Imperfect Storm

Mark Dimondstein

March 9, 2021

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(This article first appeared in the March/April 2021 issue of the American Postal Worker magazine)

The mail system is in chaos. Postal workers are tired and frustrated. Customers are angry.

Despite the courageous efforts, hard work and dedication of postal workers throughout this dangerous pandemic, service has deteriorated to levels never seen in modern times. On-time first class mail delivery has fallen below 50 percent in many areas. Medicines, greeting cards, holiday gifts and vital correspondence are arriving late, not by days, but by weeks.

Several factors have created such an “imperfect storm.” The Postal Service suffers from chronic understaffing. COVID-19 pressures have exacerbated staffing issues, as has large turnover of the workforce. Packages have reached record volumes. Congress has still not resolved the manufactured postal financial crisis created by the absurd 2006 mandate to pre-fund retiree health benefits.

One can debate how much the arrival of PMG Louis DeJoy has led to this debacle with the mail. Certainly, some problems were inherited, others are results of management policies. We certainly welcomed the recent positive step of increasing career staffing in mail processing.

But there is no argument that DeJoy is the captain of the ship that is sinking on his watch. He must be held fully accountable by the Postal Board of Governors, elected officials and the public for the delays, loss of revenue and business, and for breaking the bond of trust between the people and the public Postal Service.

The Postal Board of Governors is responsible for setting the policy and direction of the Postal Service. The Board, not the U.S. President, hires, fires and directs the PMG.

The APWU initiated a petition campaign urging President Biden to quickly nominate strong postal advocates to the four vacant Board positions. More than 400,000 signatures, many from members like you, were recently presented to the White House.

These are critical appointments. We have submitted recommendations for passionate pro-worker, pro-postal nominees to the Biden administration. A strong Board can go a long way to holding the current postal leadership accountable to the needs of the people and the requirement of the law that promises “prompt, reliable and efficient” services.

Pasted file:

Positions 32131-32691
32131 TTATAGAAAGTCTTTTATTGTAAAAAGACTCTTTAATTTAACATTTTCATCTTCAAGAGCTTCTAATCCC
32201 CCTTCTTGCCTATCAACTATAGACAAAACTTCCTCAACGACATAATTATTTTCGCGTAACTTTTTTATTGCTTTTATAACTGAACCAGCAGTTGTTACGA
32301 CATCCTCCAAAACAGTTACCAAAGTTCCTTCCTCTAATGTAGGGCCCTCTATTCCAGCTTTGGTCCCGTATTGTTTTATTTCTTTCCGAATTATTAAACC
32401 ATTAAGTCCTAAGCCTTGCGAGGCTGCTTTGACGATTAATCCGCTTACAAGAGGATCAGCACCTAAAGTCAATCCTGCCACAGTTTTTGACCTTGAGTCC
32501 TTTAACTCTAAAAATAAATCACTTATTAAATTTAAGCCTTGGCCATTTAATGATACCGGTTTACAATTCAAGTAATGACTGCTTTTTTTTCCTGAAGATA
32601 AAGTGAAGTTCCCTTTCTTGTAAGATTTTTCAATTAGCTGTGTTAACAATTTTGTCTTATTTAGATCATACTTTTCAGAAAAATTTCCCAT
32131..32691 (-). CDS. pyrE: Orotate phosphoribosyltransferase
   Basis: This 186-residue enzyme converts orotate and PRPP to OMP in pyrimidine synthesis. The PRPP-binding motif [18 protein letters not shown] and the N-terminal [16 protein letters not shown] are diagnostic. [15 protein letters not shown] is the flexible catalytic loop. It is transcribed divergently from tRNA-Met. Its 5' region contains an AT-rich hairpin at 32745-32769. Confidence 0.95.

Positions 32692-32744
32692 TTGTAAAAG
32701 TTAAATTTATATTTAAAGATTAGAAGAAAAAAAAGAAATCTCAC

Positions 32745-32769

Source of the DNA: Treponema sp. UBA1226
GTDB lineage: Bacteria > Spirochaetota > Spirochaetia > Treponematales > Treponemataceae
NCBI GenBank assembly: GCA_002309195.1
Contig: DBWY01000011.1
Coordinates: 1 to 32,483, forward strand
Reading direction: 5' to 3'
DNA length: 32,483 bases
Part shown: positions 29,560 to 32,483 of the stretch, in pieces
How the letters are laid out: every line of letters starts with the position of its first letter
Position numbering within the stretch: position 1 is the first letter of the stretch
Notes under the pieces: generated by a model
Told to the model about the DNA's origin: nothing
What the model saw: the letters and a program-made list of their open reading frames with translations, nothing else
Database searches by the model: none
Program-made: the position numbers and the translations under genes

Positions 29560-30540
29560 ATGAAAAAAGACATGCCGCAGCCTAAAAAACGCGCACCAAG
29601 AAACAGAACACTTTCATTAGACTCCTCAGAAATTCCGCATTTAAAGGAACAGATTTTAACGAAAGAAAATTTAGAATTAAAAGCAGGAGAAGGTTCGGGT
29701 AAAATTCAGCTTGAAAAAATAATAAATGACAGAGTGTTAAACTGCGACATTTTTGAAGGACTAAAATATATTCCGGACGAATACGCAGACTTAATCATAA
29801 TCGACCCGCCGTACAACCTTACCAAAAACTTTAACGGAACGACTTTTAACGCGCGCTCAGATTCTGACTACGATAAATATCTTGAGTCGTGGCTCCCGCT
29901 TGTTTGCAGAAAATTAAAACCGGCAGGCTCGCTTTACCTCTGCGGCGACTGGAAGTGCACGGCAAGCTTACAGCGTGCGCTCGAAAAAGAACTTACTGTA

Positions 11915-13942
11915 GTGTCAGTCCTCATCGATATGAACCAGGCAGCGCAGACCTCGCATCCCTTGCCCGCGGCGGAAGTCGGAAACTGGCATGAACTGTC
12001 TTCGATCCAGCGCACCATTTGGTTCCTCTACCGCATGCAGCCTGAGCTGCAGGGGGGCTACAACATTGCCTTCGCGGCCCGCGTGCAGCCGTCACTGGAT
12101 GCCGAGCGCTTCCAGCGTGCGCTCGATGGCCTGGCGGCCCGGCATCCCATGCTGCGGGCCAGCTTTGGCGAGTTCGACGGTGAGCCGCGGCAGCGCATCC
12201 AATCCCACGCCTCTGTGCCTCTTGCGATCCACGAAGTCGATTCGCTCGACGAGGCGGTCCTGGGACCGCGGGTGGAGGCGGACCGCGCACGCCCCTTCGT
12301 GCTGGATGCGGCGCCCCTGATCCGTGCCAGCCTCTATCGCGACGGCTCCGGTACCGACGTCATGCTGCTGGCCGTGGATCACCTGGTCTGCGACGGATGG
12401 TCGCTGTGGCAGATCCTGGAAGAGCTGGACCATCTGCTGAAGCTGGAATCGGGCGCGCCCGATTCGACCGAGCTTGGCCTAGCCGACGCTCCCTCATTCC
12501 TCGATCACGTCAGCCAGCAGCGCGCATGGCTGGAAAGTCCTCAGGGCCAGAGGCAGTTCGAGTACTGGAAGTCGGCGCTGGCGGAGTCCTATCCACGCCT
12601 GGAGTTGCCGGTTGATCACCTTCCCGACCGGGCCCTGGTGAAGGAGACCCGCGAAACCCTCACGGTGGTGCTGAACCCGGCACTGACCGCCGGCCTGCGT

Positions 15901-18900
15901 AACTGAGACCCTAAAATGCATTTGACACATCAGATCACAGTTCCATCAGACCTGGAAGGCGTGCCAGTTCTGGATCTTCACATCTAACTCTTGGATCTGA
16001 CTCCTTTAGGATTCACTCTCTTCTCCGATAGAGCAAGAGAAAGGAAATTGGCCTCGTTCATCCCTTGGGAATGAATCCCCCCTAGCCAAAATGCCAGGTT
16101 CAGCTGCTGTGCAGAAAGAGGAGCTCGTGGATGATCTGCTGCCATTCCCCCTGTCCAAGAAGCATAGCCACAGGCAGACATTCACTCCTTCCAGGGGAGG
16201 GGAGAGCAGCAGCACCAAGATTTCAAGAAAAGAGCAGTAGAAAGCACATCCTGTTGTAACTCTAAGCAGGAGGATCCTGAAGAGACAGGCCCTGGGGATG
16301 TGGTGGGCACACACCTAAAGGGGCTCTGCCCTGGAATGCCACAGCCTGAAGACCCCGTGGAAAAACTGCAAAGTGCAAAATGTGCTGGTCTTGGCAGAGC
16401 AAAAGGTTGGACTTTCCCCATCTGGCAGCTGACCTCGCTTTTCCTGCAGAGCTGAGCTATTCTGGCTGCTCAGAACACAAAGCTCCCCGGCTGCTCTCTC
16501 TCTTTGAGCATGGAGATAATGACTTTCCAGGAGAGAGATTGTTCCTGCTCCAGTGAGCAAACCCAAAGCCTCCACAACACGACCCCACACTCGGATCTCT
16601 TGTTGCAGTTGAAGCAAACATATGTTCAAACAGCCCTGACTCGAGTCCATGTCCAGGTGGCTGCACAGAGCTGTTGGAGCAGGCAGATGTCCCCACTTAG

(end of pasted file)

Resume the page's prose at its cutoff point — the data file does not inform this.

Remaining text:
We can influence the direction of the Postal Service in other ways, as well.

National negotiations for a new union contract (collective bargaining agreement) are around the corner. Our current contract expires September 20, 2021 and official negotiations commence in June. We will be dealing with many issues critical to postal workers – including wages, COLA, job security and safety. It is also a great opportunity to “bargain for the common good.”

We have a role to play in defense of the people and their right to robust public postal services. Issues including staffing, expanded services such as financial services, reducing turnover in the workforce and increasing hours of retail operations can all be discussed and bargained with management. We plan to do so.

Others have helped light the way of progress through unity between unions and the needs of the people. Karen Lewis, the outstanding former leader of the Chicago Teachers Union, recently passed away after a long illness. Her passing is a huge loss for the labor movement. A major part of her wonderful legacy was positioning the union on the side of parents and students – bargaining for smaller class room sizes, more social workers and keeping neighborhood schools open. In turn, parents and students stood with the workers. Unity between the workers and the community has been key to their union’s success in winning better public schools and education, along with better working conditions.

The only way that postal privatizers can succeed is to break the tremendous bond between the people and their Post Office. The union will continue to defend and build this bond as it is the key to ensuring good jobs and vibrant public Postal Service for generations to come.

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